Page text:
If we are spiritual people, then whatever our religion is, we are conscious that we are defined by more than our human existence. Indeed this current human existence of ours is a blip in the totality of life eternal. As my friend Joe observes, we are temporary visitors to this planet. We, of course, don’t tend to behave that way – our every day reality is that this is our life; it is, after all, (except for those who claim to have actually memories of past lives) the only life we know. But it is a short and temporary blip nonetheless.

The idea of impermanence captures this reality that all things in this world are transitory. And that implies a view about the relationship of the individual to the world, one that is captured in the idea of renunciation, a term that is easily misunderstood. We hear the word and we cringe, thinking it means we are not allowed to have things, or at least that we are not supposed to enjoy them. But renunciation is not about not enjoying what we have. Rather it is about understanding the transitory nature of worldly pleasure and understanding that there is something more needed to satisfy us – that, ultimately, to be truly happy, we need to turn from materialism to a life of spirit. And that is something that requires an intentional process of transformation.

Celebrating St. Matthew

Today the Catholic Church celebrates the feast of St. Matthew, one of the twelve apostles and one of the four Gospel writers. Matthew is also typically understood to be the tax collector called to follow Jesus in Chapter 9 of Matthew’s Gospel, although at least some scholars argue that it is unlikely that the former tax collector and the Gospel writer were the same person. (The argument is that Matthew’s Gospel relies so heavily on the earlier Gospel of Mark and that someone who was an actual follower of Jesus would not have had any need to rely on an account written by another person.)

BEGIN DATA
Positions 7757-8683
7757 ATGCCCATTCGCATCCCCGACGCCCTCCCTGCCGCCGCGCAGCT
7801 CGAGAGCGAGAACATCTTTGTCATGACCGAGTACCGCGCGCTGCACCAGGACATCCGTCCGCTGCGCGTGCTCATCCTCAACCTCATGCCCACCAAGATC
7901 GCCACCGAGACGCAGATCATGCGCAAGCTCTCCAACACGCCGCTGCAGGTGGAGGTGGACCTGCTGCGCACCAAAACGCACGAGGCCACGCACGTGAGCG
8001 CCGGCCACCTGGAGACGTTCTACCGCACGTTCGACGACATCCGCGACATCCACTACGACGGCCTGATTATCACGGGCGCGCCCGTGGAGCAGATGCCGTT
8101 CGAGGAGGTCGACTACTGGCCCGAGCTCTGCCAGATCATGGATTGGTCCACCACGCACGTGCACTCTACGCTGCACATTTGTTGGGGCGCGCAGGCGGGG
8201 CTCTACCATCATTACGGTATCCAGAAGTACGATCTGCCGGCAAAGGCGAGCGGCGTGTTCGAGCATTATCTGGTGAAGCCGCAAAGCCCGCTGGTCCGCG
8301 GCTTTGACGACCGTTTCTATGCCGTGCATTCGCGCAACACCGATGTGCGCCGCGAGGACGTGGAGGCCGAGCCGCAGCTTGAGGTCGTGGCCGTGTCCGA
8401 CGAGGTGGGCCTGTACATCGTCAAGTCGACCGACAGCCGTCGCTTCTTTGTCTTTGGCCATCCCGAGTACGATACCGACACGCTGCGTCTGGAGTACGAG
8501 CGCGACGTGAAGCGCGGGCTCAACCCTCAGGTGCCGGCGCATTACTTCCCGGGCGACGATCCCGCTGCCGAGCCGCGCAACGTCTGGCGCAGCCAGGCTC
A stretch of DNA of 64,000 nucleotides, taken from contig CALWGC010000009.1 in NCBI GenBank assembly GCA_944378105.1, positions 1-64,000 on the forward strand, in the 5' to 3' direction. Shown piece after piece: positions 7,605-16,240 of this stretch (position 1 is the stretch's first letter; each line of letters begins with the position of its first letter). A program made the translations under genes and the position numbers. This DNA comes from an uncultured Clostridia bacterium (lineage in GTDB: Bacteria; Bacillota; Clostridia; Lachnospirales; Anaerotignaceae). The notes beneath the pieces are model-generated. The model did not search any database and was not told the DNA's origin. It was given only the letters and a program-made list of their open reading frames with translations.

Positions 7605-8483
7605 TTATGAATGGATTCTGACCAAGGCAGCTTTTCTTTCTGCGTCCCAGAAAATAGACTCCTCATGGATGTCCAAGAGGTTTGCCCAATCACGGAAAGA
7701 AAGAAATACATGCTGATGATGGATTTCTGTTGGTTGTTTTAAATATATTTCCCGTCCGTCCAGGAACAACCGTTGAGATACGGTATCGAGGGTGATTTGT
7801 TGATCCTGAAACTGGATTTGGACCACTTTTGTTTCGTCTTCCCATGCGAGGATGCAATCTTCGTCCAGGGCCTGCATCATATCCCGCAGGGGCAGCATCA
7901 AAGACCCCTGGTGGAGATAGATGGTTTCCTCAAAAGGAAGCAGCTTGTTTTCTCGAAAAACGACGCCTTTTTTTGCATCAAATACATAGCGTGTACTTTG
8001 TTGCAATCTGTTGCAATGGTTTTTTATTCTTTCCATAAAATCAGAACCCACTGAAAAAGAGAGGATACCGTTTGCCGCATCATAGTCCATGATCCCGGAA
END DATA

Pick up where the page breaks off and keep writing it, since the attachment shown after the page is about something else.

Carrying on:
Matthew’s Gospel is an interesting one because he both underscores Jesus’ Jewish roots (among other things, opening his Gospel with the geneology that links Jesus to Abraham, David and the kings of Judah) and goes beyond them, stressing the universal scope of the mission of Jesus and his disiples. (“Go, therefore, and make disciples of all nations.” Matthew 28:19)

One commentator I read called Matthew’s Gospel the Gospel of Christ’s humanity, suggesting that its “focus is on the humanness of Christ Jesus as a person one can approach, can ‘stand on a level with.'” I would phrase it slightly differerently. For me, when I think of Matthew’s Gospel, what comes to mind are the episodes that instruct us how to lead fully human lives – that teach what it means to live a life modeled on the life of Christ.

In honor of St. Matthew’s feast, today would be a good day to take some time reflecting on Chapter 25 of his Gospel, which offers two rich parables on how we should live (the parable of the ten virgins and the parable of the talents) as well as the Judgement passage, which tells us plainly that what we do for each other, we do for Christ. A equally good alternative would be the Sermon on the Mount in Chapter 5, as the Beatitudes and the related teachings of that sermon offer much to reflect on.